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EXARRPEE

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  1. Did some more research, I think I understand now but not certain. @Tinyaccount let me know if i figured it out. Drops do not have ID numbers/tags. The ledger keeps track of the balance of drops, not individual drops. Therefor fungibility of drops can not effected as they can't be individually identified. It is the wallet/address that can be blocked/blacklisted from transacting by exchanges/wallets/merchants?
  2. My apologies still trying to get all the jargon strait. By "coin" I meant individual unit of account. Investopedia: Fungability Based on the definition above, my understanding of fungability is: A bushel of apples is fungible with another bushel of apples if it is of the same "kind and, same quality" of apples. A bushel of apples that have gone bad will not be of the same "quality", the bad apples are no longer fungible with other apples of the same "kind". Lets say I'm an apple merchant and I accept XRP. If my address gets flagged because I have received drops from an address where the owner has been identified to be in/from a country deemed high risk, (the Iranians really love my apples) and I am no longer allowed to transfer those drops into certain exchanges. Do the drops in (at?) my address have the same utility or "quality" as non-blacklisted drops? The drops in (at?) my address have been blacklisted, "gone bad" in the apple example, those drops are no longer of the same "quality". If a drops transnational history can get it blacklisted for further transactions is that drop still fungible compared to untainted drops? I would argue that a blacklisted drop does not have the same utility (universal transferability), therefore they are no longer fungible. Please point me in the right direction if I'm off base.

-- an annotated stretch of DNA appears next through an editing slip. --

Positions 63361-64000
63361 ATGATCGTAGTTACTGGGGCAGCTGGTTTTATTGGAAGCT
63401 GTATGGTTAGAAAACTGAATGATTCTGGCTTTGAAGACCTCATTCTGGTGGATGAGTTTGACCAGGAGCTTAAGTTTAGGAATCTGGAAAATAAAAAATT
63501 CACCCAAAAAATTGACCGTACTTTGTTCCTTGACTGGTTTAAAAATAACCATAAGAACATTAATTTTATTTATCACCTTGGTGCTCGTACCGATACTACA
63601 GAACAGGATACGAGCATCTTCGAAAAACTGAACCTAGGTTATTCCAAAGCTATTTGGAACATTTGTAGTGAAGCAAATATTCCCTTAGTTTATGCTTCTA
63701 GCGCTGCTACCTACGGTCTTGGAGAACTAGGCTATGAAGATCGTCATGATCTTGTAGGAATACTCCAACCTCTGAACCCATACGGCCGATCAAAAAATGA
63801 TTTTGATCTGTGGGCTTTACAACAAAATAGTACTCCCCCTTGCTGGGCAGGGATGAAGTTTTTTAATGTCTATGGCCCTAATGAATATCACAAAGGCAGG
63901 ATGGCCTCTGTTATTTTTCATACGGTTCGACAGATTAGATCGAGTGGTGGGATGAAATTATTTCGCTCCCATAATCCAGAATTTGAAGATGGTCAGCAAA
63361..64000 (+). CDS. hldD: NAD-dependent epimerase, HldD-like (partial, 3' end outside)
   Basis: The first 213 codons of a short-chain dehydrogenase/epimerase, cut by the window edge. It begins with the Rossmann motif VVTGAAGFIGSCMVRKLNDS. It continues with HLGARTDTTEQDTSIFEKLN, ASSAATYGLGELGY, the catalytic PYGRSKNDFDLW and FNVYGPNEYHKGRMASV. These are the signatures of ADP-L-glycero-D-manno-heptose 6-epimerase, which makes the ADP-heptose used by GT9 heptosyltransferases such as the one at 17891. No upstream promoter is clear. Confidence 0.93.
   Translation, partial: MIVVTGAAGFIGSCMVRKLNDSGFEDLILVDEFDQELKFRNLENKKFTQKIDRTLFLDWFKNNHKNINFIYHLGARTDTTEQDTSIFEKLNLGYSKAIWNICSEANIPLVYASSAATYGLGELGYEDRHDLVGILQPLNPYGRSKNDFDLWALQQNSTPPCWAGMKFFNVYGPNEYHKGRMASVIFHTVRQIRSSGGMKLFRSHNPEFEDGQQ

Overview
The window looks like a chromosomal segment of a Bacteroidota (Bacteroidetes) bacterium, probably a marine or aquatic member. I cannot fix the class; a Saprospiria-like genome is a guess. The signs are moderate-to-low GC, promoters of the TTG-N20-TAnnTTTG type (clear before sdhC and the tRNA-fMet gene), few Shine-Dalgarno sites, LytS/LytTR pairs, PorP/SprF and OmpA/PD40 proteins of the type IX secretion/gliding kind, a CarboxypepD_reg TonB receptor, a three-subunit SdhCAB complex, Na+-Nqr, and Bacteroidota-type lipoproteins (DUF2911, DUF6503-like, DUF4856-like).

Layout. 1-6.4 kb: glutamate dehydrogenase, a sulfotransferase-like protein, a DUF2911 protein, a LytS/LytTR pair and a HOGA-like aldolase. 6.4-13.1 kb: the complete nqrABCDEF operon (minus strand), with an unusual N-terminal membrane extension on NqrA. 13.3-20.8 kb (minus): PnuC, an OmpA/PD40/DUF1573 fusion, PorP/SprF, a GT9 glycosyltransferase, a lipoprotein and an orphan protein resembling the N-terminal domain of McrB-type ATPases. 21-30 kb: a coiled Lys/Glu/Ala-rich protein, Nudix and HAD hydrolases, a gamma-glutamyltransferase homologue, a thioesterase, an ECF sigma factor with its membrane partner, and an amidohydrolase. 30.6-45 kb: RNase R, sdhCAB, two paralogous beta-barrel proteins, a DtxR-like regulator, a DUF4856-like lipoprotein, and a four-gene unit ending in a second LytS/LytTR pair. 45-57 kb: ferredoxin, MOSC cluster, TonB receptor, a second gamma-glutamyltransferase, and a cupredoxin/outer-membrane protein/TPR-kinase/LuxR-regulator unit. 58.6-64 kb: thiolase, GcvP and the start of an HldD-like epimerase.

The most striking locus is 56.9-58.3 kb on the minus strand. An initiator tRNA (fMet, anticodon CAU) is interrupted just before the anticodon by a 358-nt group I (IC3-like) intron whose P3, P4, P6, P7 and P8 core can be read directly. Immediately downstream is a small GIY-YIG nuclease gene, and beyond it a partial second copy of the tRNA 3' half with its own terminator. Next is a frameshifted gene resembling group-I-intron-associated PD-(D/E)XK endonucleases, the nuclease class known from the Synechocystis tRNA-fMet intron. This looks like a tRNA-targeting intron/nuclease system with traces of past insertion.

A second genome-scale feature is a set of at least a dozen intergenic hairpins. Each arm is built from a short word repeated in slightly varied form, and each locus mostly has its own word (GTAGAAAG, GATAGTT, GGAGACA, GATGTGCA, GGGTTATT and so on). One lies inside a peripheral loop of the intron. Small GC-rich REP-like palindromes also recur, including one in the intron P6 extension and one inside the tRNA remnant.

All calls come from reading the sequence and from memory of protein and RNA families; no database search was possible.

3. What does settlement time have to do with high risk in this context? In the article high risk = transaction originating from an undesirable source. Are you confusing high risk with price volatility?